Friday evening the conference opened with a performance from Pacific Union College’s Dramatic Arts Society. Inspired by the popular NPR radio show, This American Life, Alexander Carpenter and PUC Resident Artist Mei Ann Teo, who also served as the director, created this play with the intention of illustrating the nuances of Adventist identity and culture. Borrowing a quote from a fellow PUC colleague, Alex opened the play by explaining that Adventism is not something that we should define or refine; it is something that we must experience. Covering a gamut of issues from Sabbath preparation rituals to sex, the play presented an introspective, realistic account of Adventist traditions while raising relevant questions about the individual’s right to fashion and define his or her own identity within the Adventist sphere.
The play showcased a variety of artistic mediums and included scenes from the Adventist-inspired films The Road to Wellville, The Nostradamus Kid, and A Cry in the Dark as well as music from the Heretic Singers and an interactive improv performance by PUCs improv troupe, D4A. True to the title of the conference, “The Dance of the Generations,” This Adventist Life highlighted the generational discord within Adventism. Paying homage to Uncle Aurthur’s Bedtime Stories, the play depicted both a representation and an adaptation of Uncle Authur’s well-known story, “The Story of the Two Carolines.” Set in the 1980s, the adaptation illustrated the ideological shift that took place amongst the Adventist youth following the questioning that took place in the sixties and underscored the need for cross-generational conversation.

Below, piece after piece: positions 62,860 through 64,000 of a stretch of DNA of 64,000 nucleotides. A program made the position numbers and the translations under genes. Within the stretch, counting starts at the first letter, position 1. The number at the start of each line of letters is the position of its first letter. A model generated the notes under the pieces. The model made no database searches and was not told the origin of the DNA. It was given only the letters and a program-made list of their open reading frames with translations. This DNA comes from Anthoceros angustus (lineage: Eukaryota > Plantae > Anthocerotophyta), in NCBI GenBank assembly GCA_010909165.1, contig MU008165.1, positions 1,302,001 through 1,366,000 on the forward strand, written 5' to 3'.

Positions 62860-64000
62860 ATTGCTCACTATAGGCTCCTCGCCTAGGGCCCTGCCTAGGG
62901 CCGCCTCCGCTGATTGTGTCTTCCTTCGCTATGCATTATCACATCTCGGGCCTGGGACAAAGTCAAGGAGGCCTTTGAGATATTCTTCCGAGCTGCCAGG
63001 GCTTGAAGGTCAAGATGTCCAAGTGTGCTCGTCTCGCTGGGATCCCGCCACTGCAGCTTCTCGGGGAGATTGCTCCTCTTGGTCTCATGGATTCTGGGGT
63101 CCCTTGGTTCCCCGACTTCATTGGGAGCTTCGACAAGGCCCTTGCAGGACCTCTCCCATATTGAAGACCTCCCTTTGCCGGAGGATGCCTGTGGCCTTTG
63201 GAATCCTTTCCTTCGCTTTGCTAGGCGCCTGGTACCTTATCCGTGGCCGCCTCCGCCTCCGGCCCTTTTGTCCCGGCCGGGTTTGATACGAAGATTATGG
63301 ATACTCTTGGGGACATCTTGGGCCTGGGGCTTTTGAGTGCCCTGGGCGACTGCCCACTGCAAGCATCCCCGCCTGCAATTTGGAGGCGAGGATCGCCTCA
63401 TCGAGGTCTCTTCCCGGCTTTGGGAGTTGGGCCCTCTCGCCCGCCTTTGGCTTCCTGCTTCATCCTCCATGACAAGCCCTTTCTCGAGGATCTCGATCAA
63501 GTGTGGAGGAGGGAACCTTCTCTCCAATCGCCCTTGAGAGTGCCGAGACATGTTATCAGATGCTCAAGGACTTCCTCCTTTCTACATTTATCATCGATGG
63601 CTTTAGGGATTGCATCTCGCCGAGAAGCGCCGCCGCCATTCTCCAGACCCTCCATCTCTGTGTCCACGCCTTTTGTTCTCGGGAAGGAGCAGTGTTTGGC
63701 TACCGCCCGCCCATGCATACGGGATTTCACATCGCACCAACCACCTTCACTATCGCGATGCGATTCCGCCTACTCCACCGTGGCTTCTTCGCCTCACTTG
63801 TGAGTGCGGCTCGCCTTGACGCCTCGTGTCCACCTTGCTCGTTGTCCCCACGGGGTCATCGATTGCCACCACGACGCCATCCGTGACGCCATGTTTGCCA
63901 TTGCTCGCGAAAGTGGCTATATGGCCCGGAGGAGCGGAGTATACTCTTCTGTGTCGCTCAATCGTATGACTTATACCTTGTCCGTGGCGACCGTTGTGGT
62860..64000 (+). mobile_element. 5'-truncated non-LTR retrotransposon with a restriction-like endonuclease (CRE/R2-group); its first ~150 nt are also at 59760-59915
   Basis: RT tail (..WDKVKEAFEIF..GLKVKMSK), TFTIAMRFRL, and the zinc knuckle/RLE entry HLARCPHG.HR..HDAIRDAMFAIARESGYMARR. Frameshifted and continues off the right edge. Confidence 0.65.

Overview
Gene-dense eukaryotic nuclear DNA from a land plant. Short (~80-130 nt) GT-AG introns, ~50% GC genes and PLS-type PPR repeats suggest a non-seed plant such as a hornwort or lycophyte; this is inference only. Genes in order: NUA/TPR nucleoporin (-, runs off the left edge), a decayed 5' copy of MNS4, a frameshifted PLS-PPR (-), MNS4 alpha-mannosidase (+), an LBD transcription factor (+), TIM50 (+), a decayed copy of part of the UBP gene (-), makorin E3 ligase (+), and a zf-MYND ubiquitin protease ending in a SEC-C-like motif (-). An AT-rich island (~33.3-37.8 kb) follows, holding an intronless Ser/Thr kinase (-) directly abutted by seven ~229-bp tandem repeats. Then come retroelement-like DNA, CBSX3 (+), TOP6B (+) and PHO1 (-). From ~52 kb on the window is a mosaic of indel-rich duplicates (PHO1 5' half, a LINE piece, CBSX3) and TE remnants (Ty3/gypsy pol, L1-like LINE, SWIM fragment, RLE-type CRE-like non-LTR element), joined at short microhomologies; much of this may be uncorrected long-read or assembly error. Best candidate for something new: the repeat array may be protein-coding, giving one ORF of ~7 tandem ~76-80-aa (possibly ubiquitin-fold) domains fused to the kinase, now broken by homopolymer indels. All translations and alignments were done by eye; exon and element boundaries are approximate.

With the help of the Heretic Singer’s ode to Haystacks and the 1844 T-shirt-clad cast members, the play was not short on satire. However, the play also celebrated the uniqueness of Adventism and the culture that it fosters by invoking Adventist “jargon” and key historical events that are certainly recognizable to Adventists worldwide.
The play closed with a moving scene called “Salsa” in which a daughter struggles with her mother’s wish to salsa dance at her funeral. This scene illustrated the importance of celebrating the distinctive qualities of Adventism and also demonstrated that activities such as dancing, can (and perhaps should) be embraced as a part of one’s individual Adventist identity. This concluding scene seemed to be advocating a dual celebration: a celebration of both the self and Adventism. In other words, though we must not lose sight of our Adventist roots and its nuances, we simply cannot ignore our individuality. Thus, the two need not be mutually exclusive.
Nancy Lecourt, PUC Academic Dean, introduced the play by explaining that we, as Adventists, are all grappling with the question of who we are. She further stated that in attempt to answer this question, we must begin by listening. Though the immediate reaction to the play was indeed mixed, what was evident during the talk-back session after the play was that the process of listening had certainly begun.
This is a companion discussion topic for the original entry at http://spectrummagazine.org/node/1968